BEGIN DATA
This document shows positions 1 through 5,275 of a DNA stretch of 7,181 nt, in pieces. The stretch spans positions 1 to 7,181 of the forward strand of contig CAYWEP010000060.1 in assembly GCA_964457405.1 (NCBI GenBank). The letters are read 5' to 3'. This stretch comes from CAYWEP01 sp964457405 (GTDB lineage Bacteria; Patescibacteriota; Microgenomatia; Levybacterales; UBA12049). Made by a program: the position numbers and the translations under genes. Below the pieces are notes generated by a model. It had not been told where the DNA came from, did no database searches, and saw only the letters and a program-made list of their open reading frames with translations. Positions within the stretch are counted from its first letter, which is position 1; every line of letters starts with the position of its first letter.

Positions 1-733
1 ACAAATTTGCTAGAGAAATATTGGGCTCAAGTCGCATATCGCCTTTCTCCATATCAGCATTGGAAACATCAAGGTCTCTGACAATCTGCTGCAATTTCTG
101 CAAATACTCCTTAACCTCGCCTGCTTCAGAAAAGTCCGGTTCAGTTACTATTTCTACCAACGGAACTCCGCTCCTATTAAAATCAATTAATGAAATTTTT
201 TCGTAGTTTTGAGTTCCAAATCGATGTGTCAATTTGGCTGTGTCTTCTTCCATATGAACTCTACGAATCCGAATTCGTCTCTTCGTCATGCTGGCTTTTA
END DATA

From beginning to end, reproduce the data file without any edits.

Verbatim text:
This document shows positions 1 through 5,275 of a DNA stretch of 7,181 nt, in pieces. The stretch spans positions 1 to 7,181 of the forward strand of contig CAYWEP010000060.1 in assembly GCA_964457405.1 (NCBI GenBank). The letters are read 5' to 3'. This stretch comes from CAYWEP01 sp964457405 (GTDB lineage Bacteria; Patescibacteriota; Microgenomatia; Levybacterales; UBA12049). Made by a program: the position numbers and the translations under genes. Below the pieces are notes generated by a model. It had not been told where the DNA came from, did no database searches, and saw only the letters and a program-made list of their open reading frames with translations. Positions within the stretch are counted from its first letter, which is position 1; every line of letters starts with the position of its first letter.

Positions 1-733
1 ACAAATTTGCTAGAGAAATATTGGGCTCAAGTCGCATATCGCCTTTCTCCATATCAGCATTGGAAACATCAAGGTCTCTGACAATCTGCTGCAATTTCTG
101 CAAATACTCCTTAACCTCGCCTGCTTCAGAAAAGTCCGGTTCAGTTACTATTTCTACCAACGGAACTCCGCTCCTATTAAAATCAATTAATGAAATTTTT
201 TCGTAGTTTTGAGTTCCAAATCGATGTGTCAATTTGGCTGTGTCTTCTTCCATATGAACTCTACGAATCCGAATTCGTCTCTTCGTCATGCTGGCTTTTA